Friday, July 27, 2007

Immediate Problem Solving

I wonder if this is a bipolar thing.

When I’m problem solving, which is mainly what I do, I’m into it 100%. I focus on it, I live in it, I work it out, I do it right. The end result is correct, and it’s good. This isn’t process-driven stuff, it’s find-the-best-solution work. Find the most efficient code to make the program work. Or the query that loads the table in the shortest amount of time. That’s what I do, that’s what I enjoy, that’s what I’m good at.

BUT:

Ask me a day later how I did something, or why I used a particular way of accomplishing my result and you’ll get a blank stare. I don’t have a clue. I don’t remember. It’s gone, the slate is clean, the mind has moved on, it’s ready to solve a new problem. I’ve always been this way, at least since my first real job in the eighties. It makes me look stupid when I can’t explain how or why I did something. I can point to the result and say "it’s right, isn’t it?"

Anyone else like this? I'm talking a completely clean slate after completing a creative task or problem?

8 comments:

Daily Dose said...

I truly understand what you are saying 100%.

But for me..considering that I am a "writer" I write better than I speak, so its not about remembering or doing something because I am so engrossed in it that I am not thinking about it.. For me it is that I cannot clearly explain myself...I have this problem with Verbal Expression..

Or in other terms...Public Speaking.

Tery(Dreamwriter)

Okgenuine said...

I have a lot of autistic symptoms with my schizophrenia. I think if science can figure out autism, that's probably the key to all mental illnesses.

Stephany said...

I think it's because when we solve the problem, start to finish, it is so well-done we are moved on. It's like the problem was there to be solved and once it is solved, our minds do not have to keep any part of it there any longer, like an "aaahh" for the brain.
I've done a lot of things that I couldn't repeat now. Sometimes I wonder how I did much of my community activism stuff and people often ask me how to get something done, and I say, "Get what done?" I think it's a good clean slate because each problem to solve has it's own dimensions and shouldn't be muddied up with past solutions of other problems.
I also think every problem has a solution, and eventually solves itself, with or without help.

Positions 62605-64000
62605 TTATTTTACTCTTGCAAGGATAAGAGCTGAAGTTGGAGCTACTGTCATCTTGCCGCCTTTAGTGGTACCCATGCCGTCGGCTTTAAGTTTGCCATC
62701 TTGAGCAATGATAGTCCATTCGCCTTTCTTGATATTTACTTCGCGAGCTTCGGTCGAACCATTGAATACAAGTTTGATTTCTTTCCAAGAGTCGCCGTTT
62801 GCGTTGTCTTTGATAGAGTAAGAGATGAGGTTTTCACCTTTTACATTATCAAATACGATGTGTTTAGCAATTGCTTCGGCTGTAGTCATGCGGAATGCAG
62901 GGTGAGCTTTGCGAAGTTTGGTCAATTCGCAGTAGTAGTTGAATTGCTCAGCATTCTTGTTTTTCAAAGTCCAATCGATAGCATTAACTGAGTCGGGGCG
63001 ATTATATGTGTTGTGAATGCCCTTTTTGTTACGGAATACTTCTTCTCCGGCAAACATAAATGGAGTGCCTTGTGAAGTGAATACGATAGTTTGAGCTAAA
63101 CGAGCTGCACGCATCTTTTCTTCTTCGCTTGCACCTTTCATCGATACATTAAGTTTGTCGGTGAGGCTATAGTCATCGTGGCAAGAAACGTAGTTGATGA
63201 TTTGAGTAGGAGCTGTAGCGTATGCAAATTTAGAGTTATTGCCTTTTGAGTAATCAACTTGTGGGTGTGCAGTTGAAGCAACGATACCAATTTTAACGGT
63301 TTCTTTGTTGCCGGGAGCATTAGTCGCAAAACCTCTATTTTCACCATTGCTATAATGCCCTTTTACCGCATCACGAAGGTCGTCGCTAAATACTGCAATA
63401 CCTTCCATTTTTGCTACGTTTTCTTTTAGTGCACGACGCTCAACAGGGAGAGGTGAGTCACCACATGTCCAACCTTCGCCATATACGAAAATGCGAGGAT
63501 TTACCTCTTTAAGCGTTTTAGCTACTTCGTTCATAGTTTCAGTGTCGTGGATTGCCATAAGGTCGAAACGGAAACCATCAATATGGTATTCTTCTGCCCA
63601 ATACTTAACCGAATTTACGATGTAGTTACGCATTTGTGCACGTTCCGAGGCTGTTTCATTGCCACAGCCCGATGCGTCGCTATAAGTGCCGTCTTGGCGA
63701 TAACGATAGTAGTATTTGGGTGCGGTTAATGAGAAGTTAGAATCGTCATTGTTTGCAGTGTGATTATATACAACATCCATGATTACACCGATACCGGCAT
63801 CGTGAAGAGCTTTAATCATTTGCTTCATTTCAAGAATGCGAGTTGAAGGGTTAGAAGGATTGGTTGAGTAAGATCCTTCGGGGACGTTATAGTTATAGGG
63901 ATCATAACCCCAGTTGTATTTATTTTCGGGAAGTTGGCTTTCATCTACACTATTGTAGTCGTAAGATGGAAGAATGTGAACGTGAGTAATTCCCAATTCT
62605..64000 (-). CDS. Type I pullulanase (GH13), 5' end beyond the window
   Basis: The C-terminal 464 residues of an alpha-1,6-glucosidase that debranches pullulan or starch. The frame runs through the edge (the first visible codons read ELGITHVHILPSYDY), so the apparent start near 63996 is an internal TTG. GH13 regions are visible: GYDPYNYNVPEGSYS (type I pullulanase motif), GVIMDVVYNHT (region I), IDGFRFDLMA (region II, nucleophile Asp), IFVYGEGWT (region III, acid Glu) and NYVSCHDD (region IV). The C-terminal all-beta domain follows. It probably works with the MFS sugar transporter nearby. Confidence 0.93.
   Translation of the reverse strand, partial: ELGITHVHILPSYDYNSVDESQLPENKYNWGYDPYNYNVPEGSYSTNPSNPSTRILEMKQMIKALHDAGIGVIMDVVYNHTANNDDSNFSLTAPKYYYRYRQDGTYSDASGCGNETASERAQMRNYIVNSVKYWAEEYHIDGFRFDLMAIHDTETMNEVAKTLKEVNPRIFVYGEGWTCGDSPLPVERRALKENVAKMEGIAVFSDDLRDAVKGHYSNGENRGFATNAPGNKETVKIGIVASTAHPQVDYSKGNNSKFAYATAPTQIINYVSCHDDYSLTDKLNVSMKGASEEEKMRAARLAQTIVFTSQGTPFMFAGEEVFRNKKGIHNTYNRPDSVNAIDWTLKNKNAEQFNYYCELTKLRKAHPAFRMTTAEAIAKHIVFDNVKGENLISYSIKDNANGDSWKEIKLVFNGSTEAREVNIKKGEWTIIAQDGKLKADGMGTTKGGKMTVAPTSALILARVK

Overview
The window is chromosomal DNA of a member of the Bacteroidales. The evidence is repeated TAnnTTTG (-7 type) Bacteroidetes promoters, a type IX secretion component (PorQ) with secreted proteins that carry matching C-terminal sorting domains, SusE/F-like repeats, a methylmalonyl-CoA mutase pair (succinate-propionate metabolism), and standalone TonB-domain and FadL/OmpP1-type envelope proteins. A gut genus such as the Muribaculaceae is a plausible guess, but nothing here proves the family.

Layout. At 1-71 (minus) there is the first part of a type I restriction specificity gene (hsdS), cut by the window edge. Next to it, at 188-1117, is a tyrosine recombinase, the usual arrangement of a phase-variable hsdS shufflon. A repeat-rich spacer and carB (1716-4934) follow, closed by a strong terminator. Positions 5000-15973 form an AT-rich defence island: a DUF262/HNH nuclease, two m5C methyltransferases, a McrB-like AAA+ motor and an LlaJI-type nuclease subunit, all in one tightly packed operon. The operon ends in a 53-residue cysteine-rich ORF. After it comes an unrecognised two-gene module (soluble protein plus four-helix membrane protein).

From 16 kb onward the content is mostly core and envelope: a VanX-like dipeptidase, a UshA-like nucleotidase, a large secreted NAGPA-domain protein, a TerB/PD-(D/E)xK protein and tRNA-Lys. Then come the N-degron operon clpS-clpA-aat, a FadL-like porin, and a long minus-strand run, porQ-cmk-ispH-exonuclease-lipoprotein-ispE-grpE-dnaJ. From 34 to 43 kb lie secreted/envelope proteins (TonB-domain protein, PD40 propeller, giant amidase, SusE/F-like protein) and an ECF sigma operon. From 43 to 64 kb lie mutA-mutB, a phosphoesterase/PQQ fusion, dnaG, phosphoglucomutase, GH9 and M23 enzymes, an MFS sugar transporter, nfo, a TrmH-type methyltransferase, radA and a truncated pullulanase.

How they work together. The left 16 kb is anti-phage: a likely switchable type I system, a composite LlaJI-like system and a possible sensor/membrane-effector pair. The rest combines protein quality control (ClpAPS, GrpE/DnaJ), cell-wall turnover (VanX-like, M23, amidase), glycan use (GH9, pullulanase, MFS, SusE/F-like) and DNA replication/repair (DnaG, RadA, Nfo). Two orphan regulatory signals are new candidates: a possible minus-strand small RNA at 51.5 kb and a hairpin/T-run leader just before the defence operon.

If you think of all of the things you have accomplished, they are like foundation bricks to the next level of thought, process and solving problems, because truly we want our thought and problem solving to mature, and become better than it was before, ultimately accomplishing more difficult problem-tasks.

Carrie said...

I'm a problem solver by trade myself. I don't experience exactly what you described - but I lose sight of the vision or the people involved in the issue. Can't focus or remember names while working...

Maybe just meds?

jane said...

I do the same thing, but seeing it in writing, I'd guess it may have something to do with ADD. Of course, I don't know, LOL.

Jon said...

Tery - I used to express myself well verbally and in writing, these days it's mostly written. With the progression of my disorder, I have to learn not to speak immediately, and to gather my thoughts first.

OK - I had to think about your statement for a bit. If not THE key, it would certainly answer a lot of questions, and open many more doors, wouldn't it?

Stephany - I think you understand this, and your comment is incredibly insightful. But I will add, there are often MANY solutions to a problem, and one is not necessarily more correct than another. That is what can be painful about this, when I'm asked to explain how or why a solution or method was chosen. It's often not enough to just point to an effective solution.

Carrie - I don't think it's just meds, all my adult life, even pre-diagnosis, I've always been this way. But it sounds like we share a trait, when into it, we're fully into it.

Jane - it may very well be ADD. I've often wondered if this was an issue for me.

Kira said...

I don't know that I've experienced the "clean slate" feeling afterwards, but I can definitely relate to the focus on problem solving. My mind loves to calculate, plan and problem solve when hypomanic! Figuring out my taxes, trying to get code to work properly, learning new methods of doing things, researching and implementing what I've learned - all of that appeals to me during these periods. I suppose that if I were to try and figure out how I arrived at the result after the fact, I wouldn't be able to recall the steps taken, but I can't say for sure. I will explore this during my next hypomanic episode and get back to you;-)

Maybelline Jones said...

My husband doesn't understand how this is possible. It happens to me all the time. I didn't used to be like this. I don't know if it's bipolar or the medication or what, but my brian feels like it's skrinking.